Tampa Bay Buccaneers

Sterling Moore Running with New Role

Sterling Moore has bounced around the Bucs' secondary depth chart since arriving as a free agent in the spring, but he got his best opportunity yet two weeks ago and has seized it impressively.

Sterling Moore has found a home as an outside cornerback for the Tampa Bay Buccaneers, which is right back where he started when he first arrived in Florida in the spring. His path to a starting spot in the Buccaneers' defense was circuitous, even if it did eventually come full circle.

There were stops along that path that weren't particularly enjoyable for the fifth-year defender. He spent a good portion of the spring working with the outside cornerbacks but moved into the nickel spot that most considered his natural position for training camp. Once the season began, Moore was the team's primary nickel back, but his playing time dwindled after the first three games. The Buccaneers eventually moved outside corner Alterraun Verner into the slot, which left Moore as a reserve corner behind starters Johnthan Banks and Mike Jenkins. Moore was on the field for just 20 total defensive plays from Games 4-7.

"It was definitely hard, especially with the year I had last year and knowing what I can do on the field," Moore admitted about that month of relative inactivity. "I think any guy in the secondary wants to be on the field. And it was tough, to be honest with you. But I just went out there every day, I competed hard in practice and showed what I can do. When my time came I just wanted to capitalize on it."

In the larger picture, the Bucs' secondary continued to struggle no matter what combination of corners, nickels and safeties the coaches put on the field. Two weeks ago, Head Coach Lovie Smith tried something new, elevating Moore and undrafted rookie Jude Adjei-Barimah into starting roles, ahead of Banks and Jenkins. The results have been good, particularly in terms of limiting big plays. In the two contests since that switch, the Buccaneers have given up just three completions of 20 or more yards, and none longer than 24. Moore thinks he and Adjei-Barimah are playing without fear, because they've already experienced both ends of the depth chart.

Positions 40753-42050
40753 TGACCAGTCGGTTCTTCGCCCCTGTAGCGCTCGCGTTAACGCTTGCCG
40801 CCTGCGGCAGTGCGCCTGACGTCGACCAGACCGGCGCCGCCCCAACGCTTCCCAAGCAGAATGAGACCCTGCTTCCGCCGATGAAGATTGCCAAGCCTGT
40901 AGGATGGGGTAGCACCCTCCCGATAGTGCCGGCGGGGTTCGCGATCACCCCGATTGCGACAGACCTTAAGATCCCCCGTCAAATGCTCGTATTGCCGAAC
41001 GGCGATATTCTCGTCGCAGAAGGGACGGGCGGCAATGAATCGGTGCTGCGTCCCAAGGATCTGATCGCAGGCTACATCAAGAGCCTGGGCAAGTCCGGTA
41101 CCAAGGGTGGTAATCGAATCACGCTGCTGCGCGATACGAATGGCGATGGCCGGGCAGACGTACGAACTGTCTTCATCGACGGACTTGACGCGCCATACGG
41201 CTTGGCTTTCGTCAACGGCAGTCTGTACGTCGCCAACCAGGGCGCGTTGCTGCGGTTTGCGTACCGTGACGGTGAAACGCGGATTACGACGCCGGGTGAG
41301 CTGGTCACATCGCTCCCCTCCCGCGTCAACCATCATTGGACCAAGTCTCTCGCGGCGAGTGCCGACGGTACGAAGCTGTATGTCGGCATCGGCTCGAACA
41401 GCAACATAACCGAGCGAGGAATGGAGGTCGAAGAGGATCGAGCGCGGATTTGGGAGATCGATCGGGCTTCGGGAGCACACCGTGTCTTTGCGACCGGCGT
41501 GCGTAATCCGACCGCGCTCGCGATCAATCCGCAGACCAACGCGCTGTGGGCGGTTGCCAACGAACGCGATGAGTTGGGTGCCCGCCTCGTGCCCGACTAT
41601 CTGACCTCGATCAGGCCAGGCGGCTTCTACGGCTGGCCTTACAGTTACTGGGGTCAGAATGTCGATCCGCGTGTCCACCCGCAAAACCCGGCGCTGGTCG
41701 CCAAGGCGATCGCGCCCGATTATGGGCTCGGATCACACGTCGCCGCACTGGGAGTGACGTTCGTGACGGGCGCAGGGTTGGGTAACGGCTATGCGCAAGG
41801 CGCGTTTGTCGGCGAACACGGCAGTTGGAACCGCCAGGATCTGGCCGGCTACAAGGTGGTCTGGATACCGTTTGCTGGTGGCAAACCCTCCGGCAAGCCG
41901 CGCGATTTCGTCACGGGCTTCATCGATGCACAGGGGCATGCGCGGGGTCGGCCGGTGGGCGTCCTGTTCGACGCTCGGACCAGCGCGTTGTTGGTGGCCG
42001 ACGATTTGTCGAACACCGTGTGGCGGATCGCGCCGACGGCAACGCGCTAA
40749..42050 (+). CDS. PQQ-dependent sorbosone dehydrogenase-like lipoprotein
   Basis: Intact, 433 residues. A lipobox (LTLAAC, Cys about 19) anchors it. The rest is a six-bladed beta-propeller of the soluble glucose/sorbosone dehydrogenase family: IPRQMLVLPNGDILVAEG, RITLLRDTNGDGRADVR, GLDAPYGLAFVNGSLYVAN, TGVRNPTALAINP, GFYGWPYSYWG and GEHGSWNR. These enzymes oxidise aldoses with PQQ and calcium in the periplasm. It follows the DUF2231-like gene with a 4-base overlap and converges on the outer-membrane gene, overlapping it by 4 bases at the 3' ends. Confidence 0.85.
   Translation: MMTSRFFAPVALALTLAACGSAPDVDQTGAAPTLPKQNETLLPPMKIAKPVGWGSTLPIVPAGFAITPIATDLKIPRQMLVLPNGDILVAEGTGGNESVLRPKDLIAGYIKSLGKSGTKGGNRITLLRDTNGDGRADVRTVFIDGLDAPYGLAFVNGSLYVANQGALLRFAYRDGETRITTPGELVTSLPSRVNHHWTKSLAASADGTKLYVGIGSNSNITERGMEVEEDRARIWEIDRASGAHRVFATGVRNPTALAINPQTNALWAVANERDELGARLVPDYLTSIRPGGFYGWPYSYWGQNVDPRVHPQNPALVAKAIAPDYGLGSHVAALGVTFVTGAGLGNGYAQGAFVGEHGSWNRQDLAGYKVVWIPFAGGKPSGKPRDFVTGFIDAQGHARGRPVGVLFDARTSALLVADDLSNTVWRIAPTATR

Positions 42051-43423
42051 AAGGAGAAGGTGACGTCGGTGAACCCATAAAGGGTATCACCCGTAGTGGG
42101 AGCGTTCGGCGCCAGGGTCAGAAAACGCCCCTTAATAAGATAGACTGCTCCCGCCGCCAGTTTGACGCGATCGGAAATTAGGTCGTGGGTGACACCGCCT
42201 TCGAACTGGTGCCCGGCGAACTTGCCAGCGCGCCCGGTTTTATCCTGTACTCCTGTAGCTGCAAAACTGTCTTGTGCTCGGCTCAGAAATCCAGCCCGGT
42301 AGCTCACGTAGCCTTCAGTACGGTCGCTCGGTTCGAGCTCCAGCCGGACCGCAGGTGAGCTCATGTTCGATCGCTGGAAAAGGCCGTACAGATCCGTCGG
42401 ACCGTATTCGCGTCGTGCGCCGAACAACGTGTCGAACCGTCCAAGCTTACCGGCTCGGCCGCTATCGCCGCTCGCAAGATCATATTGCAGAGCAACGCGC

"I think we both have the attitude that we're both undrafted guys and we both weren't playing at one time, so we just want to go out there and ball," said Moore. "We've already not played. If you go back to not playing, we've already been there, so we're just going out there and being football players."

Moore spent most of Sunday's win over Dallas covering his old teammate, Dez Bryant, the Cowboys' most dynamic pass-catcher. Bryant was targeted 12 times by Matt Cassel but finished with just five catches for 45 yards. According to Pro Football Focus, Cassel targeted a pass-catcher being covered by Moore nine times and ended up with five receptions for 50 yards. Moore spent plenty of time practicing against Bryant while in Dallas and believes that helped prepare him for a strong showing Sunday.

"I definitely think it did," said Moore. "I know the routes that make him comfortable, I know his releases, but he's still a big-time receiver. He's capable of making big-time catches even when you're in good position.

"I was definitely motivated, but there was definitely a familiarity with what they do on offense and the guys that they have. So I definitely didn't put too much pressure on myself and kind of overthink what they do. I knew they wouldn't go out of their way to change their game plan."

If it was a confidence boost for Moore to play so well against his former teammates, it was probably more important what his performance meant for those with whom he's currently sharing a locker room.

"I kind of recognize it now, especially with the responsibility they gave me last week of following Dez around," said Moore of earning his coaches' trust. "But to me it was more so the guys in this locker room – they had a lot more confidence in me and my abilities. They said, 'This is a big test but you're up for it. Just go out there and play your game.' It meant a lot more to me that the guys in this locker room were confident in me."

Moore has played every defensive snap during the last two games, and Adjei-Barimah is only a few behind that. The Bucs have tinkered with their secondary throughout the season, trying to get the type of results they had originally expected. That process may not be over, but given Moore's impressive work over the last two weeks, he's likely to continue to see playing time percentages more like what he's enjoyed the last two weeks than the month before that. That's all he's wanted since he's arrived.

"Like I said when I first got here, I don't want to be labeled as just a nickel," said Moore. "I know I can play inside, I know I can play outside and I know I can do them well. It's just about waiting for an opportunity."

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